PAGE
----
Marriage and children eventually caught up to me yet the Buick remained, never asking much more than to be driven. But years and miles take their toll and familial obligations coupled with an extended period of unemployment diverted funds from even simple maintenance. In 2004 I was forced to park my toy until our situation changed where I could save enough money or a windfall occurred.

During those turbo-less years I matured in my new roll as a father and my priorities shifted. "Reason" suggested several times that I sell the dust collector and make room for the newly acquired minivan. "Reason" said that era of my life was over, I would never save enough to see its shiny glory back on the road and it was time to move on. This is what we are told. Yet one memory helped me keep the faith.

Many years prior the Music Minister at my church showed me an old snapshot of himself standing next to his then-new sports car: a red on white 1953 Chevrolet Corvette. He enjoyed it several years but eventually sold to buy something more practical. As he put the photo back in his wallet, I could hear the regret in his voice as he mumbled how it would cost him $25,000 to get it back (this being well before early 'Vettes started crossing the block at Barrett-Jackson for millions).

In 2012 I had the misfortune of watching my mother taken too soon by a third bout with cancer. Fortunately for her, she passed quickly. Unfortunately for me, she passed quickly so I was left to grieve by sifting through her lifetime of accumulated photos, possessions and paperwork this past year.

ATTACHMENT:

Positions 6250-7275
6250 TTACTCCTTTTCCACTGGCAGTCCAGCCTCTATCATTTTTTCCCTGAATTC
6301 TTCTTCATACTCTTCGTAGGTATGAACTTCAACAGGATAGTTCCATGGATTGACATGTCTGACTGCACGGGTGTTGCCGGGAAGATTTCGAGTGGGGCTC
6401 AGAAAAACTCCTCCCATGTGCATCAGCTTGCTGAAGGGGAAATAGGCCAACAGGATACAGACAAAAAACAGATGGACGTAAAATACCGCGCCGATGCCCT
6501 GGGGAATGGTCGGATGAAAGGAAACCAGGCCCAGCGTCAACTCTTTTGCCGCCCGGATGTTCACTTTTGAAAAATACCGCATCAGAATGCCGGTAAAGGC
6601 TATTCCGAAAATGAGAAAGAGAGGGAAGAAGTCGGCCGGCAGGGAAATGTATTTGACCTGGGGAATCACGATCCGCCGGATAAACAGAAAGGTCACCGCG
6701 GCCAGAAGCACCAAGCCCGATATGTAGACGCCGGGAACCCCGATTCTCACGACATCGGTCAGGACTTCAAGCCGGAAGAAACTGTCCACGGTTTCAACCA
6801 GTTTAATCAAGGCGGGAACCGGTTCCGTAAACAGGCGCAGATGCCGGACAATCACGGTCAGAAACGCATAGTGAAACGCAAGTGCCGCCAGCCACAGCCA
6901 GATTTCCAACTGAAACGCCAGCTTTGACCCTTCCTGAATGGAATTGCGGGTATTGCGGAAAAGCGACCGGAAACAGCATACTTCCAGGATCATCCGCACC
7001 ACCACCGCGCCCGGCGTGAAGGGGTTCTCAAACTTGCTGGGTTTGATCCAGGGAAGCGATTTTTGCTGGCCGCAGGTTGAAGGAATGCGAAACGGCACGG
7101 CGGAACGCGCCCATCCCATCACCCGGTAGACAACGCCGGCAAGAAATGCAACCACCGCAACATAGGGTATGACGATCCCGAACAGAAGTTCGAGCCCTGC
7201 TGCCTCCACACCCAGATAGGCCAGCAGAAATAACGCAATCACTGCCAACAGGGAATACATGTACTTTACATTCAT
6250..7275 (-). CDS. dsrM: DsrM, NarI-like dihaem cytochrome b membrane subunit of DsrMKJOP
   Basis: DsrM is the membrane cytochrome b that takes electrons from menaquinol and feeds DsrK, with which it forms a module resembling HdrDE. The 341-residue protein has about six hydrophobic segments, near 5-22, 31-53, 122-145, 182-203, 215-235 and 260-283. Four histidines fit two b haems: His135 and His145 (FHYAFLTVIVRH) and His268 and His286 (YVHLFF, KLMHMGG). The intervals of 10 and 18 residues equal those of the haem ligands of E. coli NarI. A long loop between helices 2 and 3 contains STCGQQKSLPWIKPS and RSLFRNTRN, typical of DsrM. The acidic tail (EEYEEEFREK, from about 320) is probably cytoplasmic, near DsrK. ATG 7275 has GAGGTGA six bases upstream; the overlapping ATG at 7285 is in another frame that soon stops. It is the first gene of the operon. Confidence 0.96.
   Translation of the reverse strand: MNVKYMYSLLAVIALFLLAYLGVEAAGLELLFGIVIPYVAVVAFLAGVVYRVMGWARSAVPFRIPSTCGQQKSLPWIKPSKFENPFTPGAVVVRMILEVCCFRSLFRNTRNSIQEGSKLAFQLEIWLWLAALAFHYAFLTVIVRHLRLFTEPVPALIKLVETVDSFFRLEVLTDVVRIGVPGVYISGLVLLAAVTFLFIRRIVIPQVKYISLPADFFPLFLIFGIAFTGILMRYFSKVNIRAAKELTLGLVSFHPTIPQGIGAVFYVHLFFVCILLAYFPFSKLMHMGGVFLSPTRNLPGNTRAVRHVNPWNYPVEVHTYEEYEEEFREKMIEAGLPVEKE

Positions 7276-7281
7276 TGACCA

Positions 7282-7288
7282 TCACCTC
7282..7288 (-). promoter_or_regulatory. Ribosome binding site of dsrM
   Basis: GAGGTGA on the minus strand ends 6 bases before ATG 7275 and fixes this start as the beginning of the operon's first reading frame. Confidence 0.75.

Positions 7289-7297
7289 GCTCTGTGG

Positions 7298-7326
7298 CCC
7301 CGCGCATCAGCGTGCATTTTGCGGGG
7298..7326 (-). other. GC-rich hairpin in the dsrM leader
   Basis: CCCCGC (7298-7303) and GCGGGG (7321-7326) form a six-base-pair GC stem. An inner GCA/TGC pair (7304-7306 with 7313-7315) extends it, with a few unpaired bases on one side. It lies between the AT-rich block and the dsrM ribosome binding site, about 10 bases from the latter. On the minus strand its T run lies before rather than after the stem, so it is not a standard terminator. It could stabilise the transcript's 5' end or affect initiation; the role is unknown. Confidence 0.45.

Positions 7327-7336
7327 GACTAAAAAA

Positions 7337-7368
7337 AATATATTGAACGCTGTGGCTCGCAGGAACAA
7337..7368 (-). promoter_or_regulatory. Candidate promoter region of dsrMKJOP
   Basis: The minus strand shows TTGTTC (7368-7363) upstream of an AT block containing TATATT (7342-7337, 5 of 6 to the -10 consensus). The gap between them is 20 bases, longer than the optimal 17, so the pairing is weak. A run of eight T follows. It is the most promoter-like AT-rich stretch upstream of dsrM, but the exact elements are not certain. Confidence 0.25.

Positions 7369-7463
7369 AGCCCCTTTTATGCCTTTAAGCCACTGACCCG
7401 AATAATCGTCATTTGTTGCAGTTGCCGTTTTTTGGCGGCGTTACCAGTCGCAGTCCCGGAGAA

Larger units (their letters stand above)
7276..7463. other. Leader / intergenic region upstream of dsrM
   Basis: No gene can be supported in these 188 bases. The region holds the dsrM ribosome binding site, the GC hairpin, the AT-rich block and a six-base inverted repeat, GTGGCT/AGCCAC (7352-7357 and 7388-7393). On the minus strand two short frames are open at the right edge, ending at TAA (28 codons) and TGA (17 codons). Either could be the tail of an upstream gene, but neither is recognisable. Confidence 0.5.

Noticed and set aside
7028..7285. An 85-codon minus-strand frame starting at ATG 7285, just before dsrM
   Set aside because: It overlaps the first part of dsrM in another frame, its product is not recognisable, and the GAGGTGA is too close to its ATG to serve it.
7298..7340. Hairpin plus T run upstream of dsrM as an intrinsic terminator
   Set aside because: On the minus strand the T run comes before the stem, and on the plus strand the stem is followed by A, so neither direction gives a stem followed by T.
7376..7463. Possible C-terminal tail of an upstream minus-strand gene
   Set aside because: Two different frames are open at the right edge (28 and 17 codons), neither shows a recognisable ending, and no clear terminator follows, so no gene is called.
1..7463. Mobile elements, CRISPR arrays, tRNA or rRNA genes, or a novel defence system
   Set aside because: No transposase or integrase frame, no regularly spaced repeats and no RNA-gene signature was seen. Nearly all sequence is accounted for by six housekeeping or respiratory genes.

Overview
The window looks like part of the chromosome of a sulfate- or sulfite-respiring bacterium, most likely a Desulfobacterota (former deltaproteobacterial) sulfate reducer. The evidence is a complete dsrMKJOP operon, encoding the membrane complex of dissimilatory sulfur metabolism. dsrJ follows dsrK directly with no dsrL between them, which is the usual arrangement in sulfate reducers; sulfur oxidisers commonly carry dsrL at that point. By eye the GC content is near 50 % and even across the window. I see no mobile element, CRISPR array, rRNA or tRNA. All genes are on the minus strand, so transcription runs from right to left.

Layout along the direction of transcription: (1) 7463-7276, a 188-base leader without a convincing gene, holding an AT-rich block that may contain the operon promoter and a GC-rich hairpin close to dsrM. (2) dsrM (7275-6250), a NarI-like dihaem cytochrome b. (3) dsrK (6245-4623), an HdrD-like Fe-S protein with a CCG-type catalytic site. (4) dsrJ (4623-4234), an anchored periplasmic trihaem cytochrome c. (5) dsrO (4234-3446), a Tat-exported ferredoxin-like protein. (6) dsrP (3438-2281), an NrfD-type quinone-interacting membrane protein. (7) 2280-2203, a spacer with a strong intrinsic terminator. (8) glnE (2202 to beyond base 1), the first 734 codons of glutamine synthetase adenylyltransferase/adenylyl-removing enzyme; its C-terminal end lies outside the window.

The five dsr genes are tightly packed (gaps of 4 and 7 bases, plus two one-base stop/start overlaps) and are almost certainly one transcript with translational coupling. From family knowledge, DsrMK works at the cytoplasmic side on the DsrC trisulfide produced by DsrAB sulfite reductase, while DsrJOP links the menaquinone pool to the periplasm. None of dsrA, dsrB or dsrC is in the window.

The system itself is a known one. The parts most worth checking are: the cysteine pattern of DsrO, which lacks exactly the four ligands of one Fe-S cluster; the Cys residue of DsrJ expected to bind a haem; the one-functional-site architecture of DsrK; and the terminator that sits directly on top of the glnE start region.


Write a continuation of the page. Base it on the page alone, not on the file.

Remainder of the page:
At the beginning I said I blamed Mom for my interest in cars. Ironically, one of her storage boxes contained some of those 1980s car mags I pored over as a teen. Funny how life seems to come full circle and, because she left me a little something from the sale of her estate, I now have the windfall necessary (and my loving wife's blessing) to bring my Buick back from the brink. Were it possible, I would trade it all in a heartbeat to have Mom but, in a way, this seems a fitting tribute to fondly honor her memory….


If you read this far, I appreciate your attentiveness. Its been a journey but I am now here to research and gather input for my long-term restoration.

Thank you all for your help in advance and letting me be one of the crew!
Welcome! Good story. Now let's get that car on the road

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Get-er-done!! Post some picks good or bad. Got to start somewhere. GOOD LUCK

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Great story....thanks.
Time to get it back on the road again.

post some pics and lets see what your working with. sorry about your mom the rest of the story was great
Appreciate all your heartfelt condolences and words of encouragement.

Buick is currently in the shop but hope to snap and post some pix in the coming weeks...thank you for asking!
Good story, and this will make a nice tribute car when it's finished, cruising in memory of mom.

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First off, Welcome to the site. Can't wait to meet you at the Cad-V/ Turbo Buick show in Long Beach. Introduce yourself in the South Western section. Not sure what shop you've got your GN in, but there's only a few that even know how to work on these things. Post pictures if you can.

Once again. Welcome and happy spooling.

Mike Barnard